What is Nexus?

The Nexus framework enables you to store the results of simulations or other post-processing assets into one or more Nexus databases. These databases keep track of the provenance of the input data items, which allows the data items to be organized and easily searched. The system allows for the direct display of data items and for the generation of multi-item reports using report templates. These reports can generate composite displays from multiple items, including the incorporation of items from different simulations.

Nexus databases have a rich data model, allowing you to store a wide range of data types: text, formatted HTML, tables of information, numbers, images, movies, 3D models, trees of information, and arbitrary files. All data items are linked with their sources, allowing you to process collections of data together and to dynamically construct new collections based on higher-level sets of rules. Powerful APIs allow you to implement custom workflows, tailored to the way you work.

Nexus is web-centric, providing an intuitive, browser-based mechanism for interaction with data items and the generation and sharing of reports. Charts are interactive, tables can be sorted, and 3D models can be manipulated. Once a report template is designed, any user can log into the Nexus web front end and start generating reports, filtering the data down to ones that are the most important today.

Nexus Reports

Nexus reports are the result of sending a filtered set of data items through a report template. Data items are chosen with a database query, allowing flexibility in the selection of data to process. Report templates encode the visual appearance of the report, including options for processing the data items that are sent in. Templates can be restricted to a single set of known data or be designed to be executed repeatedly, handling a wide range of expected data. But a template can be changed at any time, allowing it to be augmented with new analyses and information as your needs evolve.

Nexus templates are organized conceptually as trees. Sub--templates are strung together to handle different subsets of data items, often used to visually lay out data on a page. For example, a column layout template may bSe used to display data in a single column, while a tab layout template could be used to put different collections of data in separate tabs. Any template may have other sub-templates under it to process data. For example, a tab layout template could have other templates under each of the tabs to lay out the information that lands on each tab.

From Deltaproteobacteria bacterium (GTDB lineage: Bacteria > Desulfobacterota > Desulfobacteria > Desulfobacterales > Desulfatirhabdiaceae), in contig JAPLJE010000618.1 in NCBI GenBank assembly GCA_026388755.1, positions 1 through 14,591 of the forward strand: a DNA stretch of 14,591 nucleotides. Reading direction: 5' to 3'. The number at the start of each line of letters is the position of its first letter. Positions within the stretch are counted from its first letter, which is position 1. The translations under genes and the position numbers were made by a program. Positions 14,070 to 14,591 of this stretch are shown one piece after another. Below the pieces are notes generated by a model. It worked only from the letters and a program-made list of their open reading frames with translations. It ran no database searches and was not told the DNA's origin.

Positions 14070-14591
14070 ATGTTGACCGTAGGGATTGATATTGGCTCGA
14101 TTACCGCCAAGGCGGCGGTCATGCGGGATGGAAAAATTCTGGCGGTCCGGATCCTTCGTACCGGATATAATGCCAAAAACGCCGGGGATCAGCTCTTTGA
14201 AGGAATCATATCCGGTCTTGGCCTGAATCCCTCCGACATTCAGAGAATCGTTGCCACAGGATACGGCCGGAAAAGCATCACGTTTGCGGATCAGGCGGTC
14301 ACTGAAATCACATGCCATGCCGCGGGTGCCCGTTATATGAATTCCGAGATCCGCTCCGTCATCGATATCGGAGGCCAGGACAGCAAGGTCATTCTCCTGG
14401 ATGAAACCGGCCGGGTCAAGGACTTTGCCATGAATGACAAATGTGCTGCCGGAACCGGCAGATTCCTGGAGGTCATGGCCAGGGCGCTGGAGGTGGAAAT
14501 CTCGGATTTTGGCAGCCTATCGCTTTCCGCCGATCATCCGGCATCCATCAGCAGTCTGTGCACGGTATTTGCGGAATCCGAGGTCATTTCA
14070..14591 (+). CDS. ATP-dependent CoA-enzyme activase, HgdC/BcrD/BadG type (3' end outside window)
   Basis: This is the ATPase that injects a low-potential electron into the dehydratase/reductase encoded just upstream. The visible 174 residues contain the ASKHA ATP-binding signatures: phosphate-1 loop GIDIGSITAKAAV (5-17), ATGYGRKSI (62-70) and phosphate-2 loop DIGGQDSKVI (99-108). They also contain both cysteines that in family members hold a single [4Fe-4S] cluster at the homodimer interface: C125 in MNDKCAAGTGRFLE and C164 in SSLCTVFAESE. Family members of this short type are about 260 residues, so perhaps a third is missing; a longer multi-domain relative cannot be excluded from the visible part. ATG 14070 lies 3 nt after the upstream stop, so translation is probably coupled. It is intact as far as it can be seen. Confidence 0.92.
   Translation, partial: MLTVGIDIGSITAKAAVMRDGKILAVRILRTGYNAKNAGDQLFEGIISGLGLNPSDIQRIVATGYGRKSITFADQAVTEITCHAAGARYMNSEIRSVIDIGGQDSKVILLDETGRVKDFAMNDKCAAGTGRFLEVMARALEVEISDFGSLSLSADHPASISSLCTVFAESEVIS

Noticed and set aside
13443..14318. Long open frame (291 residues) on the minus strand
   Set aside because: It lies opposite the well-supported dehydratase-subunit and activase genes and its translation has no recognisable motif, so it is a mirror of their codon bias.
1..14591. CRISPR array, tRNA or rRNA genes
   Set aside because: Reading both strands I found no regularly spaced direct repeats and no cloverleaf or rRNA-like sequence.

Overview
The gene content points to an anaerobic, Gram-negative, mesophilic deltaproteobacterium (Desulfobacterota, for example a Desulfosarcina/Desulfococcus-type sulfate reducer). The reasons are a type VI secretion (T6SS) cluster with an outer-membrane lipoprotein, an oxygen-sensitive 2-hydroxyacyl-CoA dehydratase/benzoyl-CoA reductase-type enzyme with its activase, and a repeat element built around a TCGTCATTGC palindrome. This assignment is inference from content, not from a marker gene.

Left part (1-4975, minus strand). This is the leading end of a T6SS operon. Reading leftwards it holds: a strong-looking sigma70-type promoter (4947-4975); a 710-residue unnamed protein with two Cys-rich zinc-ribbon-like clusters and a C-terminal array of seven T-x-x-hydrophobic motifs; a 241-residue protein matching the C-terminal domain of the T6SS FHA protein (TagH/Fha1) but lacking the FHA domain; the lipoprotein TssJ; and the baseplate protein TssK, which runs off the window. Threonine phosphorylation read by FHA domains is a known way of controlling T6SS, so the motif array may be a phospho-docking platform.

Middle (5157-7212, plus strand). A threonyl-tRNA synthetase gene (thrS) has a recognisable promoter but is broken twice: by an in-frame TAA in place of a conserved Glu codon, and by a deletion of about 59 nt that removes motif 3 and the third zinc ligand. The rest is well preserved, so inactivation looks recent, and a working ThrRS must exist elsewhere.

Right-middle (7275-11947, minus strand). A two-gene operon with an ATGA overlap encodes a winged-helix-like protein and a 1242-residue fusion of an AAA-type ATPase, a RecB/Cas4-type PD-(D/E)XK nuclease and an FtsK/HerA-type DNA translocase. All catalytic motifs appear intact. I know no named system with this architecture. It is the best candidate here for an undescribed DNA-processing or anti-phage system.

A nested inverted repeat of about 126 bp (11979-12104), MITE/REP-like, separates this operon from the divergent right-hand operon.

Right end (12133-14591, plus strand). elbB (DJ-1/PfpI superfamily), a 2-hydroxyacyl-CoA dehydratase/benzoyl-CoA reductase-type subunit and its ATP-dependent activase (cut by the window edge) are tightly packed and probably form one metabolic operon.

To provide this hierarchical template system of processing data, each template can restrict the set of data items that it processes. Thus, the top-level template is handed all the requested data items, and then each sub-template successively filters the data, ultimately displaying only the data pertinent to its part of the report. It is also possible for any template to perform an independent search of the database for specific data items.

Data Analysis

Nexus provides “generators,” a special kind of report template that can change the data that is passed to it. In this way, complex data processing may be applied to data items. For example, table merges, collapses, and expansions can be done through generators. Generators play a central role in data aggregation and reduction. Powerful operations like “extract the ten best datasets from this collection” allow you to design reports that efficiently convey important information. Generators can reduce data into statistical descriptions (e.g., counts, mean, min, max) and present their results as data items that can be further manipulated and displayed by additional generators and templates.

Data Display

Nexus harnesses the power of HTML5, JavaScript, D3, and WebGL to graphically present your data, allowing you to quickly see relationships between data values and find clusters of information. All graphs and charts are interactive, providing the ability to pan, zoom, probe, and restrict your data. Modern display styles like image carousels and slider displays allow for interactive exploration of collections of parameters (e.g., variables, time, user-defined). All of these are supported in the context of an indexing system capable of generating interactive tables of content, lists of figures, and lists of tables.